She came to us as a student and left us a teacher. An extraordinary lady, Karuna Mehta, came to us all the way from distant Burundi on her annual visit to India. An avid cook, she fills every trip with foodie experiences and found APB Cook Studio on the internet while in search of culinary training. And fittingly, it was ‘No Reservations’; our World Cuisine course she picked. Over the next few weeks, amidst pots of fragrant Thai Curry, slow simmered pans of Paella, freshly fried Fritters, Churros and Satay, we bonded.
The conversations those days would make it worth being a fly on the wall (as we were happy to be!) Rushina imparted her knowledge and Karuna matched it with hers, along with beautiful stories of her cooking journey, from discovering the kitchen after her marriage, to the foibles of trying to grow ingredients from India in her garden in Burundi. She regaled us with anecdotes of trying to ferry cartons of food to and from everywhere… and seduced us with stories of the wonderful produce she had access to in Burundi – large meaty avocadoes, delicious passion fruit, Mogo (Cassava) and the spicy habanero chilli they made into Pili pili (chilli paste also called Piripiri in other parts of Africa).
Her manner and experiences charmed us and her passion inspired us to create a platform for this inspiring cook to share her story. And ‘Chef for a Day’, was born, an opportunity for passionate/interested cooks to showcase their passion for food in our studio whose motto is inspired to cook….
And that how 2014 started for us, on the morning of 5th January, Karuna walked in, carrying bags brimming with African ingredients. With nary a fuss she put on an APB apron, and took over the trainer station to begin prep as a group of food explorers watched. One by one, she pulled out wonderful ingredients and shared information about them with the authority of an instinctive cook!
Her lively voice was soon mediating questions and the conversation flowed around platefuls of Mogo (Cassava). Fried or steamed, Mogo or cassava is a root vegetable that is a staple ingredient of Central African diet and offered a delicious start to our meal as she dished up two mouth watering versions of it. First came the simple, deep fried Mogo, with the simple piquancy of salt, chilli powder and lime… then followed her to-die-for signature Masala Mogo in which fried Cassava is tossed with garlic and Pili pili.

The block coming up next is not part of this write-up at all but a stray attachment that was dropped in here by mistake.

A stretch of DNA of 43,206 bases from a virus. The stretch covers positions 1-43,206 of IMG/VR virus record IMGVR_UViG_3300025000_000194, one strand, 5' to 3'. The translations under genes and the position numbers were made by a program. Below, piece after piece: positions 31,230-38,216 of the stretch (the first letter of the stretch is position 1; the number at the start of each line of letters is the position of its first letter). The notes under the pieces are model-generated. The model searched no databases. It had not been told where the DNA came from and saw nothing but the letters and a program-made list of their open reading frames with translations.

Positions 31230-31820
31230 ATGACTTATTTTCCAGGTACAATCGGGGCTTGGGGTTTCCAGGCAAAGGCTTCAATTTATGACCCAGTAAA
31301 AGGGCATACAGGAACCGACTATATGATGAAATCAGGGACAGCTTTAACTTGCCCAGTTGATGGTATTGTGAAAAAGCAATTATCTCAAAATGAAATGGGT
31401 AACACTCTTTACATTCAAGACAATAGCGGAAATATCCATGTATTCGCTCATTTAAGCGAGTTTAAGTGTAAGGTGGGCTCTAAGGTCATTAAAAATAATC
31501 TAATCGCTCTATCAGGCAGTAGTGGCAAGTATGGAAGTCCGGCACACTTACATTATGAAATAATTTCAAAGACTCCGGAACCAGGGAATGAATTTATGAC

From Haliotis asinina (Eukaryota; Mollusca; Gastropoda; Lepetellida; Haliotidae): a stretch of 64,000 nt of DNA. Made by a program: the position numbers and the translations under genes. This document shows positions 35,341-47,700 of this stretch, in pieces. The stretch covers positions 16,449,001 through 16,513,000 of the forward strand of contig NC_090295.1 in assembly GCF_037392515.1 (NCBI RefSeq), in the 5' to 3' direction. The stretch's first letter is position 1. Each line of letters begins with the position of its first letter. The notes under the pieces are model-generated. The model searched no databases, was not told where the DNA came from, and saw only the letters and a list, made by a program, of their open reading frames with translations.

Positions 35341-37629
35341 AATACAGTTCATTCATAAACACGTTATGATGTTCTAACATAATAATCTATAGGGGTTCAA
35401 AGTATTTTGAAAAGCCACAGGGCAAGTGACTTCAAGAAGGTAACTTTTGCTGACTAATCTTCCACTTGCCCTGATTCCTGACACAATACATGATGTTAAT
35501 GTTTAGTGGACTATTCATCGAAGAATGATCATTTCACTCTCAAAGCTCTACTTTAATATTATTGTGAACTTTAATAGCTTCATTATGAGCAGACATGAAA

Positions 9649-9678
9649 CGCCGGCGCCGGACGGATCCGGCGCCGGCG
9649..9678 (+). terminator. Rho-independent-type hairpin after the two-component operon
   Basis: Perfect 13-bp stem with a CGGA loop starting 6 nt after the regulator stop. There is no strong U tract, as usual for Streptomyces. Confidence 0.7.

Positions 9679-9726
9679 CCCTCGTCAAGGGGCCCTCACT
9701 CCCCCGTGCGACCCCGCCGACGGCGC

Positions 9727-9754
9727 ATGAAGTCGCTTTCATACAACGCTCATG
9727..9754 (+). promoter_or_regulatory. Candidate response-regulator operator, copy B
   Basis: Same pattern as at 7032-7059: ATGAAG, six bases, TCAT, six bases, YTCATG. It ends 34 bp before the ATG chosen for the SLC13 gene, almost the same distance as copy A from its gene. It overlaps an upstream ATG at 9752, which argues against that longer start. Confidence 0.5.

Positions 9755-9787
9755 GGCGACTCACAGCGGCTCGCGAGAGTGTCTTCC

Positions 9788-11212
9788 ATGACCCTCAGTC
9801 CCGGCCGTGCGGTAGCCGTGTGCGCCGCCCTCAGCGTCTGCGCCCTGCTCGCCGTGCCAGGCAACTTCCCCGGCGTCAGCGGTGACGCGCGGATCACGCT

She then moved on to the corn curry with white corn she brought in especially from Burundi for this event. She told everyone how as a typical Gujju dish, the corn curry has also migrated to Africa. That day she chose to use corn on the cob in a rich coconut curry to replicate a dish that is occasionally made in Burundi when coconuts are available. While that simmered away, she cut open a plastic packet of a striking red, oily liquid with a strong aroma. As she poured it into a vessel, she spoke about palm oil, a staple of West African cuisine.
The show-and-tell continued as she opened a container of a speckled red, oval bean. Similar to rajma, this pulse was another staple that is literally part of each meal. Karuna talked about how most people in Burundi are quite poor with simple daily meals fortified by marage. For flavour again, she added in liberal amounts of pili-pili (piri-piri) warning everyone to take an antacid after lunch.
Once the meal was ready, everyone quickly took their place eager to taste the preparation of this inspiring lady. Karuna confessed that this is the first time she has ever done something like this and blushed at all the praise she received. Soon the studio was filled with the sounds of laughter, stories from long ago, recipe details and happy people eating a wonderful meal.
It was, truly indeed, a pleasure to have her over. This woman endeared herself to us beyond measure. We look forward to many more such gatherings.